Copyright © 2002 Andrew Pam <xanni@xanadu.com.au>

With the advent of the Internet, a global network providing the capability to the general public for peer-to-peer transfer of digital media, it no longer makes sense for the media industry to use the existing producer/publisher/distributor/consumer one-way pipeline business model since a larger proportion of the public are capable, willing and interested to act as producers, publishers and distributors.

People like to share media so they can share the experience with others, and also to promote works they enjoy in order to honour the creator(s) by assisting them in gaining wider recognition. Rather than rewarding people for this, big media companies are making it illegal for anyone other than their authorised distributors to do so. This hampers distribution and recognition of works and artists, goes against societal and cultural traditions and desires, and hence creates ill will with the audience.

I propose a system which leverages people's desire to share media rather than opposing it and provides additional incentives to do the right thing while making it possible for creators, publishers and distributors to all make money on the distribution of digital works.

In this system which I name "hyperdistribution", the license under which the copyright holder offers their work(s) must explicitly permit redistribution of each work providing that metadata including the license (or an identifier such as a URL indicating where the license can be obtained online), attribution (title and author of the work) and a valid registration number are distributed together with the work. A registration number is valid if it exists in the database of registration numbers issued by the publishers. Failing to comply with these terms constitutes a breach of the license and continued use and/or distribution is a copyright violation and theft of the work.

The initial registration number(s) issued with a work would of course be those of the initial distributor(s), which might (though not necessarily) be the publisher themselves.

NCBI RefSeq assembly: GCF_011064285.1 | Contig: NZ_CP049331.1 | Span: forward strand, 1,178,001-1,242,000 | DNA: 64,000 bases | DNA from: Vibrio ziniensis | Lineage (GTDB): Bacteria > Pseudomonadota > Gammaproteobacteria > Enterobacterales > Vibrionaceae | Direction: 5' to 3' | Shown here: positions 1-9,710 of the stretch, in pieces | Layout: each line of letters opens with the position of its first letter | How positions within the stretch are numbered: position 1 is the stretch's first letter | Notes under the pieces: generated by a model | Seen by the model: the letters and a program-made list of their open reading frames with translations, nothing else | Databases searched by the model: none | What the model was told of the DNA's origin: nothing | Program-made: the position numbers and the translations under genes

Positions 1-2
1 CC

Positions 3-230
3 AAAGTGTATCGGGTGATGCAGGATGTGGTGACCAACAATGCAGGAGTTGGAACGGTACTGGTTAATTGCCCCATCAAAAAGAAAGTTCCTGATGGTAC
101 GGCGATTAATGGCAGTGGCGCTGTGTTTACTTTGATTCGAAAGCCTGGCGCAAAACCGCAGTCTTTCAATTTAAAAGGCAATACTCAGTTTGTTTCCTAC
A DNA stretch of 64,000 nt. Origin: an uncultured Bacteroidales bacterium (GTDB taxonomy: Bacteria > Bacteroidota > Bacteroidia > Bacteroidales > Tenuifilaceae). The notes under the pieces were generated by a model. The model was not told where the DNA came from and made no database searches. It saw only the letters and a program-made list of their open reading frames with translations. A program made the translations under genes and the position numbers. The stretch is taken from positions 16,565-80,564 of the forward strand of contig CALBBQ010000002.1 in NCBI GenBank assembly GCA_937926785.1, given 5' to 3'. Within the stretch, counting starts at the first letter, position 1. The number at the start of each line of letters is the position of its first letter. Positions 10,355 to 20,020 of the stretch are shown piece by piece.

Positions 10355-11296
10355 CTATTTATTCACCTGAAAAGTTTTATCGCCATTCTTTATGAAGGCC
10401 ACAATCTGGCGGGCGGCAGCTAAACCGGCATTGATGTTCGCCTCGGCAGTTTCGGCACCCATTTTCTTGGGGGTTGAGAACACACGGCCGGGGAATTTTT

As with shareware, anyone can choose to register their copy of a work. To do so they must provide the registration number on their copy of the work, which of course under the terms of the license must be a valid registration number. If the registration number is not valid for some reason they will need to obtain a valid number from another distributor.

In return for their payment to the publisher, they are issued a new registration number for the work which they substitute for the registration number originally on the work when they received it. They may of course continue to distribute the work under the terms of the license.

When a copy of the work is registered with the publisher, the publisher is able to use the supplied registration number to identify the distributor and pay them a percentage of the registration fee for their efforts. Additional incentives could also be offered to particularly effective distributors, perhaps including the kinds of promotional material normally offered to conventional offline distributors and retailers.

Note that under this system, distribution is encouraged rather than discouraged, and the ratio of paying customers might be expected to exceed that of shareware since customers also stand to receive financial and other benefits from registration.

I do not claim that this system will suit all creators, publishers and distributors of digital media. However I believe it provides significant benefits to creators whose primary interest is in maximising the distribution of their work and hence their brand value and reputation, as well as providing at least as high a financial return as shareware.

Since reproduction and distribution costs are often significant to less well known creators, this may well be a very good deal - better a small percentage of extremely wide distribution than a higher percentage of very limited distribution.

Publishers will need a database to track registrations and one or more systems for accepting online payments. They can then provide an online system for making a payment, issuing a new registration number and paying the percentage to the distributor.

While any and all online payment systems can be used, systems which are designed not to distinguish between payer and payee are more suitable, since many people will be in both roles. Systems which support micropayments would also be advantageous to permit immediate distributor payments rather than having to batch them. "E-gold" is one online payment system I am aware of which provides these features, but I welcome information about others.

Security considerations

This system involves two roles: the publishers and the audience. Audience members may choose to register or not to register works and to distribute or not to distribute works.

All the usual security considerations that apply to all financial transactions also apply to the registration and commission payments in a hyperdistribution system.


Note added 2 Jun 2002 - Cringely got it in February!

Comments are welcome via email to Andrew Pam <xanni@xanadu.com.au>.

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